Robert De Niro opens up about his gay father in new HBO documentary

Robert De Niro has a story to tell, and it's not his own.

The award-winning actor took a seat behind the scenes to produce a documentary about his late father, who was openly gay, called "Remembering the Artist: Robert De Niro Sr."

Robert De Niro, Sr., was a figurative painter, and his final home and studio in New York City has been preserved by his Academy Award-winning son.
"I felt I had to. I felt obligated. It was my responsibility to make a documentary about him," he said in an interview with Out magazine about the film, which includes archival footage from the '70s, and was edited by Thelma Schoonmaker, a longtime editor for Martin Scorsese.

While the "Godfather" actor was obviously influenced by his dad, a struggling artist, he didn't live with him after his parents divorced when he was three.

"We were not the type of father and son who played baseball together, as you can surmise," he said. "But we had a connection."
That connection plays out in the documentary, which includes emotional scenes of De Niro reading excerpts from his father's diaries. Those journals unfolded stories of De Niro Sr.'s sexual identity crises, something the 70-year-old actor understood as a huge challenge for his dad even though as a kid it wasn't spoken of.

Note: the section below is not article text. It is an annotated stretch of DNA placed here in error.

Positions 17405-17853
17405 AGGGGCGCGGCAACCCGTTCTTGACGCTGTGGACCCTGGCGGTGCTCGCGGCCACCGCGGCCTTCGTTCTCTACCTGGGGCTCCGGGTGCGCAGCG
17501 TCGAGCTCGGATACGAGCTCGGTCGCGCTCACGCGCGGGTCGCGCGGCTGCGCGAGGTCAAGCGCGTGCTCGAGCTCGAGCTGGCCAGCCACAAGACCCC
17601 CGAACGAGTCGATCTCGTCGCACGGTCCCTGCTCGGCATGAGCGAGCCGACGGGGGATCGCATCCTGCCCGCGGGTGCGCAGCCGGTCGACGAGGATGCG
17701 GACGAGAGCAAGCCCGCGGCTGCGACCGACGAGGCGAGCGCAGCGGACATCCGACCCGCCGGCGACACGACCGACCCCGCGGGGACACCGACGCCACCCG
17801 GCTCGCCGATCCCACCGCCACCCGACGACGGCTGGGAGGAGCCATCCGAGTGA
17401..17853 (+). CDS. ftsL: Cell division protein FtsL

"Being from that generation, especially from a small town upstate," De Niro Jr. told Out about the era his father grew up in. "I was not aware, much, of it. My mother didn't want to talk about things in general, and you're not interested when you're a certain age."
Although it was initially meant to be a keepsake for him and his family to enjoy, it will now be shown June 9 on HBO.
"It was not intended to be on HBO," he confirmed. "It was just something I wanted to do."

De Niro is seeing his goal through to fruition although he still carries some regrets about the relationship with his father, who passed away more than 20 years ago from cancer.

"I wish we had spoken about it much more," he said about his father's sexuality.

"For my kids, I want them to stop and take a moment and realize that you sometimes have to do things now instead of later," he continued. "Because later may be 20 years from now --- and that's too late."

The actor keeps his father's memory alive by preserving Sr.'s final home and studio in the SoHo section of New York City.
"It was the only way to keep his being, his existence, alive," De Niro told Out. "To me, he was always a great artist."